McDavid Retreat
A professional couple, nearing retirement, wanted to build a second home on land they owned in Madison County. The house was to serve as a retreat from the rigors of daily life; a comfortable place, designed in the vernacular tradition, where they would spend time with their children, grandchildren, and friends.

A small break in the treeline overlooking a gently rolling meadow along the main road provided a beautiful location for this small house.

The house design was based on the "dogtrot” plan, a traditional southern house design in which a central breezeway connects two, flanking rooms under one roof. A simple gable roof covers the house and a generous porch runs the length of its north side, facing the meadow. The central dogtrot, which serves as the entrance, holds a foyer, stair and dining area and is enclosed with operable glass window walls and doors at each end.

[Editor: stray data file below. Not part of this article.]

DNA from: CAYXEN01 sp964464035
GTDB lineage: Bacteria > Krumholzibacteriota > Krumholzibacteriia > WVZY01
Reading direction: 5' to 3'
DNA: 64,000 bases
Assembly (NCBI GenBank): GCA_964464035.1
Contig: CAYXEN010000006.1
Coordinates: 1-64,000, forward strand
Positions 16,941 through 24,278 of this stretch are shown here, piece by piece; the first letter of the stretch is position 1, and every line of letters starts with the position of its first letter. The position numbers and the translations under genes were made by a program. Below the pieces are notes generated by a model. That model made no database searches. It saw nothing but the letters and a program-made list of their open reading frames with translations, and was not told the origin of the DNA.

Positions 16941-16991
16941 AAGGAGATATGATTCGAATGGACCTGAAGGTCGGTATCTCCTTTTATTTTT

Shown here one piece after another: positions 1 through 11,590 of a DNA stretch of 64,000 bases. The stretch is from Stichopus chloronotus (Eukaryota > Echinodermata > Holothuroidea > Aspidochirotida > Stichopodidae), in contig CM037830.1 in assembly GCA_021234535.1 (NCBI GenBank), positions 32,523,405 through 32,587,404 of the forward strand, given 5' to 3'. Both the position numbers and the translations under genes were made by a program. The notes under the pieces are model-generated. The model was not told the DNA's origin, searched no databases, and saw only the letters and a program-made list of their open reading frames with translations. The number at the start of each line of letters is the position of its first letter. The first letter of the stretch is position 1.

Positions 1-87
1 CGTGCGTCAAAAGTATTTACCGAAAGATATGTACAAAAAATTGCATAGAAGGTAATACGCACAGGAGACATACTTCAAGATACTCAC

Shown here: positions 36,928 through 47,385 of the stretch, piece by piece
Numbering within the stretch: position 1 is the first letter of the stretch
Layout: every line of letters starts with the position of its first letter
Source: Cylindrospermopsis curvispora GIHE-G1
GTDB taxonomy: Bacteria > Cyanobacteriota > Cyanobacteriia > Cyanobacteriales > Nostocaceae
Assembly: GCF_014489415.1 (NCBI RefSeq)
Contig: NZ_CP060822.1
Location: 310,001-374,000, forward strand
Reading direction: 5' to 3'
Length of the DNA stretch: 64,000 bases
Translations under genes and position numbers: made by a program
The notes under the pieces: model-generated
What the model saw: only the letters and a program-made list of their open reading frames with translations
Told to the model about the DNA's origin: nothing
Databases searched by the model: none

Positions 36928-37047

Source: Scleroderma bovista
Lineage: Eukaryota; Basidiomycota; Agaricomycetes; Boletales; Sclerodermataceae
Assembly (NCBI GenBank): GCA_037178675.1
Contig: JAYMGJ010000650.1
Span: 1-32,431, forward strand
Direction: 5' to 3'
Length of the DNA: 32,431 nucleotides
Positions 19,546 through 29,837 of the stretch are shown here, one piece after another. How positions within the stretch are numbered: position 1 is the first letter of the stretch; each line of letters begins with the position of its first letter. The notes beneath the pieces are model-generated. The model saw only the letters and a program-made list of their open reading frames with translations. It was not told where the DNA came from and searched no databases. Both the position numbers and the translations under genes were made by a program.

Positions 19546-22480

The rough, cedar siding cladding the house’s exterior walls extends through the dogtrot. The glass walls maintain a visual opening through the house and allow breezes to circulate through its interior, thus rendering in modern materials the chief characteristics of the traditional dogtrot design. Living quarters (bedrooms, bathrooms, a study and kitchen) occupy the house’s east side while a great room occupies all of the space west of the dogtrot. The central stair leads to a play loft suspended above the dogtrot and a sleeping loft located above the living quarters. As the house’s chief living space, the great room is open and generous. The vaulted ceiling extends over the great room from the dogtrot and a large brick fireplace centers the room’s south wall. Warm, natural finished wood floors, walls, and trim help create a simple, intimate interior throughout the house.


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